A function $$f$$ has limit $$L$$ as $$x → a$$ if and only if

$lim _{x→a ^{−}} f (x) = L = lim_{ x→a^{ +}} f (x).$

That is, a function has a limit at $$x = a$$ if and only if both the left- and right-hand limits at $$x = a$$exist and share the same value.

In Preview Activity 1.7, the function $$f$$ given in Figure 1.7.1 only fails to have a limit at two values: at $$a = −2$$ (where the left- and right-hand limits are 2 and −1, respectively) and at $$x = 2$$, where $$lim_{x→2^{ +}} f (x)$$ does not exist). Note well that even at values like a = −1 and a = 0 where there are holes in the graph, the limit still exists.

Activity $$\PageIndex{2}$$

Consider a function that is piecewise-defined according to the formula

$f ( x ) = \left\{ \begin{array} { l l l } { 3 ( x + 2 ) + 2 } & { \text { for } - 3 < x < - 2 } \\ { \frac { 2 } { 3 } ( x + 2 ) + 1 } & { \text { for } - 2 \leq x < - 1 } \\ { \frac { 2 } { 3 } ( x + 2 ) + 1 } & { \text { for } - 1 < x < 1 } \\ { 2 } & { \text { for } x = 1 } \\ { 4 - x } & { \text { for } x > 1 } \end{array} \right.$

Use the given formula to answer the following questions.

Figure $$\PageIndex{3}$$: Axes for plotting the function $$y = f (x)$$ in Activity 1.18.

(a) For each of the values $$a$$ = −2, −1, 0, 1, 2, compute $$f (a)$$.

(b) For each of the values $$a$$ = −2, −1, 0, 1, 2, determine $$lim _{x→a ^{−}} f (x)$$ and $$lim _{x→a^ {+}} f (x)$$.

(c) For each of the values $$a$$ = −2, −1, 0, 1, 2, determine $$\lim _ { x \rightarrow a } f ( x )$$. If the limit fails to exist, explain why by discussing the left- and right-hand limits at the relevant $$a$$-value.

(d) For which values of $$a$$ is the following statement true? $\lim _ { x \rightarrow a } f ( x ) \neq f ( a )$

(e) On the axes provided in Figure 1.7.3, sketch an accurate, labeled graph of $$y = f (x)$$. Be sure to carefully use open circles (◦) and filled circles (•) to represent key points on the graph, as dictated by the piecewise formula.

Being continuous at a point

Intuitively, a function is continuous if we can draw it without ever lifting our pencil from the page. Alternatively, we might say that the graph of a continuous function has no jumps or holes in it. We first consider three specific situations in Figure 1.7.4 where all three functions have a limit at $$a = 1$$, and then work to make the idea of continuity more precise.

Figure $$\PageIndex{4}$$: Functions $$f$$ ,$$g$$, and $$h$$ that demonstrate subtly different behaviors at $$a = 1$$.

Note that $$f$$ (1) is not defined, which leads to the resulting hole in the graph of $$f$$ at $$a = 1$$. We will naturally say that $$f$$ is not continuous at $$a = 1$$. For the next function $$g$$ in in Figure 1.7.4, we observe that while $$lim_{x→1} g(x) = 3$$, the value of $$g$$ (1) = 2, and thus the limit does not equal the function value. Here, too, we will say that $$g$$ is not continuous, even though the function is defined at $$a = 1$$. Finally, the function $$h$$ appears to be the most well-behaved of all three, since at $$a = 1$$ its limit and its function value agree. That is,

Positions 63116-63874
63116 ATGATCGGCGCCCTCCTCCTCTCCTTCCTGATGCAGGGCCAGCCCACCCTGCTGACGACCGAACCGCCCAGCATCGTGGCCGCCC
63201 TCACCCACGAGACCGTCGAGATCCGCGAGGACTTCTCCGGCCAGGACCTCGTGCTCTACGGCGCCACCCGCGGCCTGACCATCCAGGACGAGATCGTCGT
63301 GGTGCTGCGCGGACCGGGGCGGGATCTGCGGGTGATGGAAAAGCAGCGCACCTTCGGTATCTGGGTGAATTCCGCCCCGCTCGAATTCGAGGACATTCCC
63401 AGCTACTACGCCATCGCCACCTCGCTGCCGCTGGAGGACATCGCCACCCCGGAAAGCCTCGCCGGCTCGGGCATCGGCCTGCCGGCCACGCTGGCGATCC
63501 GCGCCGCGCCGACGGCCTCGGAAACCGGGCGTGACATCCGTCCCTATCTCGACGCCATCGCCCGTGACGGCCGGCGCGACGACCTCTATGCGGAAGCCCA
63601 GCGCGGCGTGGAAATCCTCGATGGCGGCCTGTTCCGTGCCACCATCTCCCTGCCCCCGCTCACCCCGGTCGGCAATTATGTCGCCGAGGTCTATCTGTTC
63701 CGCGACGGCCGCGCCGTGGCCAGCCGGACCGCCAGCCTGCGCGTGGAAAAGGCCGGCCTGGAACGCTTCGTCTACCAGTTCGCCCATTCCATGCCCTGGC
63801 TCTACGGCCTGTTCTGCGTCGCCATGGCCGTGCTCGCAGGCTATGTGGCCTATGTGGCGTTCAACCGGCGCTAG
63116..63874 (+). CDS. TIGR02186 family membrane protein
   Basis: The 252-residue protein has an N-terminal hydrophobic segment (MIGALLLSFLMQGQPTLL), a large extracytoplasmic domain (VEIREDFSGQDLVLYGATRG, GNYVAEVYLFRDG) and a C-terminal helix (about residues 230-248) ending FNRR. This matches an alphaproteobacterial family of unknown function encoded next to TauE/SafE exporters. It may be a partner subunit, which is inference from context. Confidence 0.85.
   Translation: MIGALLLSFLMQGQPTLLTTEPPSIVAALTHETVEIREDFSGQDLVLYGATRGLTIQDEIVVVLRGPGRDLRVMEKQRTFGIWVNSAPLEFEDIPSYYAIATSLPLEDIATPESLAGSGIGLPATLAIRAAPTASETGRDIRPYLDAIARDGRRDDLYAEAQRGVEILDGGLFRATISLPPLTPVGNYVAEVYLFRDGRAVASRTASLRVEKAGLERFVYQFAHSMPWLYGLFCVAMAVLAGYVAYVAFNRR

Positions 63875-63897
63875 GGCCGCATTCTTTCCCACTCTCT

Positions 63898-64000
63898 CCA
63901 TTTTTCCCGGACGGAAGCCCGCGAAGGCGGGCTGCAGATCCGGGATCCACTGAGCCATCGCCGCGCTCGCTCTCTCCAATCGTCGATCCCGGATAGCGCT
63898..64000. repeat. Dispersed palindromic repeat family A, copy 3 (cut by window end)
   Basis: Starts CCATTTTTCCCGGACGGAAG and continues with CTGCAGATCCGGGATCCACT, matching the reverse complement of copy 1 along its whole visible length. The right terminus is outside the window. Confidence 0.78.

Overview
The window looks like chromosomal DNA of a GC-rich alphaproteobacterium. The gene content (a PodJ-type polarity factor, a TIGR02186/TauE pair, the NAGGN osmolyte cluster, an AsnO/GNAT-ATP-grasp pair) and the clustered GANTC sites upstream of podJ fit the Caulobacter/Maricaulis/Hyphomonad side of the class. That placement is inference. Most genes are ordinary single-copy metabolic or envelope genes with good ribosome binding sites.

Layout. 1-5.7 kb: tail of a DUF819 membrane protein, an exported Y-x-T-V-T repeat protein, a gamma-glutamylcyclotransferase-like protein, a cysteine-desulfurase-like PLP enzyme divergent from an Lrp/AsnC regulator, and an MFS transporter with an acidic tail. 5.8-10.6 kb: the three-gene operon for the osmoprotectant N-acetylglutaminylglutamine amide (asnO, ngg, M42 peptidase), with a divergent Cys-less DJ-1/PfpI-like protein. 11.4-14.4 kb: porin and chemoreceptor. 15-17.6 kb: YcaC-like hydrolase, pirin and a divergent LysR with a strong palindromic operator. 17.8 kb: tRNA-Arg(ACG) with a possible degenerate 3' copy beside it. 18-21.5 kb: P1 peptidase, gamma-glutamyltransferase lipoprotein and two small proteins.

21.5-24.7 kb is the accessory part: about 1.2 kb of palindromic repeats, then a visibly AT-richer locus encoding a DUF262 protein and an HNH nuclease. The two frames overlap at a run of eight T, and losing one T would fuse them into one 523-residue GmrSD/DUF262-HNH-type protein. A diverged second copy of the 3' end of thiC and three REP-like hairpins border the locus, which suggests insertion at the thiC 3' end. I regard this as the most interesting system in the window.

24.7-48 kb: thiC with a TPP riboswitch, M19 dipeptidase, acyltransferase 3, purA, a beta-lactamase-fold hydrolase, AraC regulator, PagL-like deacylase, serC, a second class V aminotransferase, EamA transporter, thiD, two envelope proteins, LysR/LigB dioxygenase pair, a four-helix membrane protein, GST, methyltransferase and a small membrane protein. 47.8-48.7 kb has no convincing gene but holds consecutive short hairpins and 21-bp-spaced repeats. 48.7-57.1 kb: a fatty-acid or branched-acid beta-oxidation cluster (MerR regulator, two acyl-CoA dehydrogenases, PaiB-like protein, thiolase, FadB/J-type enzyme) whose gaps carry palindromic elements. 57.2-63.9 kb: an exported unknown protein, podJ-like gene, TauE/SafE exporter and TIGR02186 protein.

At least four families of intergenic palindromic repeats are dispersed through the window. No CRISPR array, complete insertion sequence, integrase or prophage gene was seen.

$\lim _ { x \rightarrow 1 } h ( x ) = 3 = h ( 1 ).$

With no hole or jump in the graph of $$h$$ at $$a = 1$$, we desire to say that $$h$$ is continuous there. More formally, we make the following definition.

Definition 1.7

A function $$f$$ is continuous at $$x = a$$ provided that

(a) $$f$$ has a limit as $$x → a$$,

(b) $$f$$ is defined at $$x = a$$, and

(c) $$\lim _ { x \rightarrow a } f ( x ) = f ( a ).$$

Conditions (a) and (b) are technically contained implicitly in (c), but we state them explicitly to emphasize their individual importance. In words, (c) essentially says that a function is continuous at $$x = a$$ provided that its limit as $$x → a$$ exists and equals its function value at $$x = a$$. If a function is continuous at every point in an interval $$[a, b]$$, we say the function is “continuous on $$[a, b]$$.” If a function is continuous at every point in its domain, we simply say the function is “continuous.” Thus, continuous functions are particularly nice: to evaluate the limit of a continuous function at a point, all we need to do is evaluate the function.

Activity $$\PageIndex{3}$$

This activity builds on your work in Preview Activity 1.7, using the same function $$f$$ as given by the graph that is repeated in Figure 1.7.5

(a) At which values of $$a$$ does $$\lim _ { x \rightarrow a } f ( x )$$ not exist?

(b) At which values of $$a$$ is $$f(a)$$ not deﬁned?

(c) At which values of $$a$$ does $$f$$ have a limit, but $$\lim _ { x \rightarrow a } f ( x ) \neq f ( a )$$)?

(d) State all values of $$a$$ for which $$f$$ is not continuous at $$x = a$$.

(e) Which condition is stronger, and hence implies the other:$$f$$has a limit at $$x = a$$or $$f$$ is continuous at $$x = a$$? Explain, and hence complete the following sentence: “If $$f$$ at$$x = a$$, then $$f$$ at $$x = a$$,” where you complete the blanks with has a limit and is continuous, using each phrase once.

Figure $$\PageIndex{5}$$: The graph of $$y = f (x)$$ for Activity 1.19.

Being differentiable at a point

We recall that a function $$f$$ is said to be differentiable at $$x = a$$ whenever $$f ^ { \prime } ( a )$$ exists. Moreover, for $$f ^ { \prime } ( a )$$ to exist, we know that the function $$y = f ( x )$$ must have a tangent line at the point $$( a , f ( a ) )$$, since $$f ^ { \prime } ( a )$$ is precisely the slope of this line. In order to even ask if $$f$$ has a tangent line at $$( a , f ( a ) )$$, it is necessary that $$f$$ be continuous at $$x = a$$: if $$f$$ fails to have a limit at$$x = a$$, if $$f ( a )$$ is not defined, or if $$f ( a )$$ does not equal the value of $$\lim _ { x \rightarrow a } f ( x )$$, then it doesn’t even make sense to talk about a tangent line to the curve at this point.